When adult film star Stephanie Clifford (aka Stormy Daniels) gave her gripping account on 60 Minutes Sunday of being physically threatened at her car door while fumbling around with baby stuff for her infant daughter, it was just the latest in a pattern of revelations about the thuggish tactics Trump appears to have used to intimidate his perceived enemies.
“Leave Trump alone. Forget the story,” Daniels said the man told her, before turning to focus on Daniels’ infant daughter in the back seat. According to Daniels, the man said to her, “That’s a beautiful little girl. It’d be a shame if something happened to her mom.”
Clifford couldn’t identify the man or definitively prove that he was associated with Trump. But the threat came in 2011, just after she had given her account of a 2006 sexual encounter with Trump—then married to Melania, who had just given birth to their son—to a sister publication of In Touch magazine. The publication ultimately shelved the story under threat of a lawsuit from Trump.
When the affair rumors began to resurface again during the 2016 campaign, Clifford said she was “tempted” to sell her story to an outlet but instead settled for an offer that would likely also alleviate the jarring threat she had received a handful of years earlier. “And then I get the call,” she said. Trump’s attorney/goon, Michael Cohen, was proposing a $130,000 payment for her silence.
“The story [of the alleged affair] was coming out again. I was concerned for my family and their safety,” Daniels told [Anderson] Cooper. “I didn’t even negotiate, I just quickly said yes to this very, you know, strict contract — and what most people will agree with me extremely low number.”
If Clifford’s story were told in a vacuum, it would still raise eyebrows about how Trump handled the entire affair. But her account fits a pattern of thuggish behavior experienced by other people who had earned Trump’s for everything from representing his opponents to launching consumer campaigns against his products.
Buzzfeed ran an investigative piece last year titled “If You Keep Fucking With Mr. Trump, We Know Where You Live.” It uncovered FBI documents detailing similar menacing threats. In May 2017, Jason Leopold wrote:
When Donald Trump’s casino business went bankrupt in 2009, a lawyer whose clients stood to lose more than a billion dollars told police and the FBI that he got a menacing phone call from a man with a thick New York accent who threatened his family.
“My name is Carmine. I don’t know why you’re fucking with Mr. Trump but if you keep fucking with Mr. Trump, we know where you live and we’re going to your house for your wife and kids,” the caller said, according to the account that the attorney, Kristopher Hansen, gave to the Holmdel police department in New Jersey. Hansen speculated that the caller was Trump’s bodyguard.
According to FBI case notes, the phone call to Hansen was made at 2:05 p.m. on Feb. 18, 2009, from a New York City telephone booth located across the street from the Ed Sullivan Theater, where Trump was a guest that day on The Late Show With David Letterman. Three former employees of the show told BuzzFeed News that guests were asked to arrive in advance of the 4:30 taping, though accounts differ on just how far in advance.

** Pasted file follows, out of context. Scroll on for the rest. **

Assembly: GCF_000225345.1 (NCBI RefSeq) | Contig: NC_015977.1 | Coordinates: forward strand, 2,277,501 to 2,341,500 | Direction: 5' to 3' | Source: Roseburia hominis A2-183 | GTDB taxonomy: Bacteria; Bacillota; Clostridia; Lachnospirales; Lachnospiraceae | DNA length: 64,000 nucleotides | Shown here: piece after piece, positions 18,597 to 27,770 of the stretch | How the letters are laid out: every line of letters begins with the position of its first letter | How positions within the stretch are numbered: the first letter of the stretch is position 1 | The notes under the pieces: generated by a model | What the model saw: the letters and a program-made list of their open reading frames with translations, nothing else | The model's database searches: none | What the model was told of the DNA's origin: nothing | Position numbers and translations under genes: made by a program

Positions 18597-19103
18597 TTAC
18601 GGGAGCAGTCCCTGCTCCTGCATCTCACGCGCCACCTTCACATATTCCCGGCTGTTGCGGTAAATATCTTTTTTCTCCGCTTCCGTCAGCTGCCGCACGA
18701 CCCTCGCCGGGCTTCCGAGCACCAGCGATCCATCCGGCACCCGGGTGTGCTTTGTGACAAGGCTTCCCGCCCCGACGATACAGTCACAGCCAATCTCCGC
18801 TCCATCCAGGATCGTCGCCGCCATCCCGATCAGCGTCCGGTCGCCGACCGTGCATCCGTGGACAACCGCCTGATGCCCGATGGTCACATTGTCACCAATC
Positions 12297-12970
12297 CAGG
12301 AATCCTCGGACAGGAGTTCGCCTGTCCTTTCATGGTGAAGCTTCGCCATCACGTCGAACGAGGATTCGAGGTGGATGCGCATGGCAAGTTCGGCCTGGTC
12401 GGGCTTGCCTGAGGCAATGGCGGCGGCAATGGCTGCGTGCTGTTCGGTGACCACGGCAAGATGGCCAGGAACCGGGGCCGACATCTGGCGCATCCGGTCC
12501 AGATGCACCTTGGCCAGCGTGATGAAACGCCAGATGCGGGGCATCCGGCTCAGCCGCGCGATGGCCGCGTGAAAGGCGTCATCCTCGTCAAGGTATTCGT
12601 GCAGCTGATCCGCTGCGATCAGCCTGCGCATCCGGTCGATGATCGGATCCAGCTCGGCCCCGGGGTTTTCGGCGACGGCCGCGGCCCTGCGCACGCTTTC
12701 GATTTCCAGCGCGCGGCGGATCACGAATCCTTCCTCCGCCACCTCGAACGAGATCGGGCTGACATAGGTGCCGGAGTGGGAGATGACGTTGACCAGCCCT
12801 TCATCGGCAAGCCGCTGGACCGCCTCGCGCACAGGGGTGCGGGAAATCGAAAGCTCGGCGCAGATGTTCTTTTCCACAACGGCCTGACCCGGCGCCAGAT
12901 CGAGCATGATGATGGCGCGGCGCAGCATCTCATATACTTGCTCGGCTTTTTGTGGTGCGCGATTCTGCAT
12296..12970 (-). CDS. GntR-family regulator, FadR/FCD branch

Hansen, who got the phone call during a train ride back froma bankruptcy hearing for Trump’s casino company,transcribed the threat in real time on a napkin. He was so concerned about it that theHolmdel police department monitored his home for several days after he received the call.
And then there’sAngelo Carusone, who says he had a run-in with Trump’s longtime bodyguard Keith Schiller in 2012. Carusone had started a campaign to pressure Macy’s to stop carrying Trump products and had gathered some 700,000 signatures. He invited a couple hundred of the signatories to deliver the petition to Macy’s when an uninvited plus-one arrived, as Carusone told MSNBC’s Chris Hayes Monday night:
There was a guy that showed up. He was pretty big in a trench coat, a little suspicious. I assumed maybe he might have been a security guard or whatever, but I had no idea who it was, and at one point he mentioned to me, “You know, you could get hurt doing what you’re doing,” very casually.
And it was like, “Hey, this is a sort of a comical threat.” I mean, it’s an exaggeration, honestly. You never hear that in real life.
And then fast forward a couple of years later, I was watching TV during the campaign, and it turned out to be Donald Trump’s top security guard. I recognized his face, and then I went back and looked at pictures from the events, and you can actually see him lurking off in the background. He showed up, and I was able to remember that that was the guy.
None of these are a one-off. They amount to a pattern of intimidation and one has to wonder how many other stories like this exist, where the current pr*sident of the United States threatened people’s lives in order to make something inconvenient or harmful go away.
That’s the same man who has persistently used his position to bully our nation’s top law enforcement agency to do this bidding on things like firing a 21-year veteran of the FBI about 24 hours before his pension kicked in.
Trump has likely been using a drug lord’s tactics to try to bend people to his will for years. Now, empowered with the vast tools of the federal government at his fingertips, he’s employing the very same tactics to intimidate, harass, and shame his perceived enemies—wherever he might find them.